This evening I had the opportunity to start a great and timely new book. Last month I ordered a copy of The Socially Networked Classroom – Teaching in the New Media Age by William Kist after seeing it on my Amazon Recommends List. For a couple of weeks its been sitting on the book shelf in my office, but tonight I cracked it open. I’m only 30 or so pages in and I already love it! Truthfully, I was captivated by the end of the first paragraph. Kylene Beers opens The Socially Networked Classroom with a foreward in which she describes asking a principal “What type of student will not do well in this school?” This insightful and unusual question leads to the principal admitting that the students who will struggle most in his school are those preparing for a 21st century career.
“We’re creating another generation of students who know how to consume information, when what we need to be nurturing is a generation that knows how produce new ideas.”
In The Socially Networked Classroom, Kist describes how we can prepare students for the 21st century by linking together literacy, technology, and social media. Through this process we will create a generation of students who can not only produce new ideas, but also effectively consume information as well. In the second chapter Kist writes,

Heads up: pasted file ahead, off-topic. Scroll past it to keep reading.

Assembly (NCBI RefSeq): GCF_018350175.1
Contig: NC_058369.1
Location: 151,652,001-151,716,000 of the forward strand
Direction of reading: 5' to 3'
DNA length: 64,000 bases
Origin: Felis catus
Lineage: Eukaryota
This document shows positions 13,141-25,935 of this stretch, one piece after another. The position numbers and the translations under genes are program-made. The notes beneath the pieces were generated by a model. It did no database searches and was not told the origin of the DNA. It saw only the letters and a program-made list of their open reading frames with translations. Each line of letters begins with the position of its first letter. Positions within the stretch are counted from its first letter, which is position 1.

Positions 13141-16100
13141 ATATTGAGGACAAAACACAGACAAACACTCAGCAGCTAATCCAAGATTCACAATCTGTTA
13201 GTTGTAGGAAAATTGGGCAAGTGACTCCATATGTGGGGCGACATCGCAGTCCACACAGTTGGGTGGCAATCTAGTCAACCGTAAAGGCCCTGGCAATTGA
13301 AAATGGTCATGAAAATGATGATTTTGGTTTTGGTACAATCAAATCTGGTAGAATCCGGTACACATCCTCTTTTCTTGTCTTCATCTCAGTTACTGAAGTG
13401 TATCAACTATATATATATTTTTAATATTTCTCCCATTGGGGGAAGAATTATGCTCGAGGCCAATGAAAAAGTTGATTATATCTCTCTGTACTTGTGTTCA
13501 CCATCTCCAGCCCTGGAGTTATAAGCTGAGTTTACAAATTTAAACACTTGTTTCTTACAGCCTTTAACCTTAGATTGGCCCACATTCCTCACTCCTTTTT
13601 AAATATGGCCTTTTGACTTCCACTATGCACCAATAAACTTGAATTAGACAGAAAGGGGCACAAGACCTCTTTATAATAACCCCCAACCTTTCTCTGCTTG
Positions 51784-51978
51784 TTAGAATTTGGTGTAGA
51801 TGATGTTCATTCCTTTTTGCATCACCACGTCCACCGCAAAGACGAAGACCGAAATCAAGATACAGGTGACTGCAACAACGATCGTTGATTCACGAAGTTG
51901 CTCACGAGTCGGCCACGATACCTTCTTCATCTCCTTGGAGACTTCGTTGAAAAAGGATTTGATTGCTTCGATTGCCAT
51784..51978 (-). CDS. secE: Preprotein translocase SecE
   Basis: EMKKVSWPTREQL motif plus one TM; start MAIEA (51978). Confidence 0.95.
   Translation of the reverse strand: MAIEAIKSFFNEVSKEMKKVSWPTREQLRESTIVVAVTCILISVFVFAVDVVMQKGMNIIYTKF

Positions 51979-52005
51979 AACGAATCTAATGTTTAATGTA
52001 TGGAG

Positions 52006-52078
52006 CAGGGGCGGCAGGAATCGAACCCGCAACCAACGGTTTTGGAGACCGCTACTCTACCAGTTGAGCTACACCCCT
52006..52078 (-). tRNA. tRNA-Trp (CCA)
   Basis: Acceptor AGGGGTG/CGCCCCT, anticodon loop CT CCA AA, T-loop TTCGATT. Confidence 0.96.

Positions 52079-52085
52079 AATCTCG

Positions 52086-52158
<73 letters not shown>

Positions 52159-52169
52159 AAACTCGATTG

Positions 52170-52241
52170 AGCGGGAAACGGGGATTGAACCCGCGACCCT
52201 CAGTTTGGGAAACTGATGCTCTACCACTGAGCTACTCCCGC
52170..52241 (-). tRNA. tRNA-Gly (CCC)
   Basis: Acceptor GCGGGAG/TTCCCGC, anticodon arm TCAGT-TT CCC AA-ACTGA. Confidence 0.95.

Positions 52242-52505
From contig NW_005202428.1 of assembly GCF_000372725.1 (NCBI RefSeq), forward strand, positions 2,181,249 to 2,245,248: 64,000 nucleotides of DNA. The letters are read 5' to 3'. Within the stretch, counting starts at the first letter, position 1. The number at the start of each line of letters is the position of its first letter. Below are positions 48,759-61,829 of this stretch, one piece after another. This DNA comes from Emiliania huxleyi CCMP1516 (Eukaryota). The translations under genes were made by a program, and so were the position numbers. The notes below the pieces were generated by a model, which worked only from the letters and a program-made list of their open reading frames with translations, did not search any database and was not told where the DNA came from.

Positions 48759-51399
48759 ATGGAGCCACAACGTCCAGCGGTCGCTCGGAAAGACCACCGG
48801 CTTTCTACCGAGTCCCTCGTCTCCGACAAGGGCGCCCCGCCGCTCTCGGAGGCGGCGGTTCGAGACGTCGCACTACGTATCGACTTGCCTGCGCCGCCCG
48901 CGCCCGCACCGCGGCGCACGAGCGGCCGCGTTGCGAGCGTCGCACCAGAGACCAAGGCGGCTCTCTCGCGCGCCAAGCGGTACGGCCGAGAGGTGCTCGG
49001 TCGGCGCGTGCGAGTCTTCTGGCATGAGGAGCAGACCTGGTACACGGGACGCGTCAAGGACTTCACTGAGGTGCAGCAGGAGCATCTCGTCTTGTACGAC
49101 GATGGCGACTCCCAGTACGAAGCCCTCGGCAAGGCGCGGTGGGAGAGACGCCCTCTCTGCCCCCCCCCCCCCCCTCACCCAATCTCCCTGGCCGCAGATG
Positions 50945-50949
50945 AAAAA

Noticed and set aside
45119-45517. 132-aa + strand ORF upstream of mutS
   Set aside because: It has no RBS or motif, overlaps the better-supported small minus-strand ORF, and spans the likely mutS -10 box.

“Now we face an age in which we are shifting to a screen-based society (Kress, 2003) in which much of our reading will be from a screen, and therefore reading will not only encompass print but also images, sound, and motion as well. Visual literacy skills should be included if we truly want to prepare students for this new kind of reading.” pg. 25
Loaded with tons of classroom activities and provocative questions the book is highly practical. However towards the middle of the first chapter Kist asks three main questions he seems to cycle back to throughout the portion of the text I’ve read so far:
- How do new forms (of text) transform writing?
- Who is the audience for our writing in the new media age?
- How do we form communities?
All three questions are very interesting to me, however the third one really has me pondering because I’m starting to see that Kist is really asking – How do we form communities both face-to-face and online? What does it mean to “write” in each of these communities? For example, if you have a Facebook page just take a moment to look at what you have posted. Would you have said or shared the same things in real life? My bookmark is currently sitting on my favorite question so far. In the context of posting things online via blogs, social networks, wikis, or collaborative word processors like Google Docs Kist asks, “What does literacy mean when its increasingly public and collaborative?”
I can’t wait to discover the answer…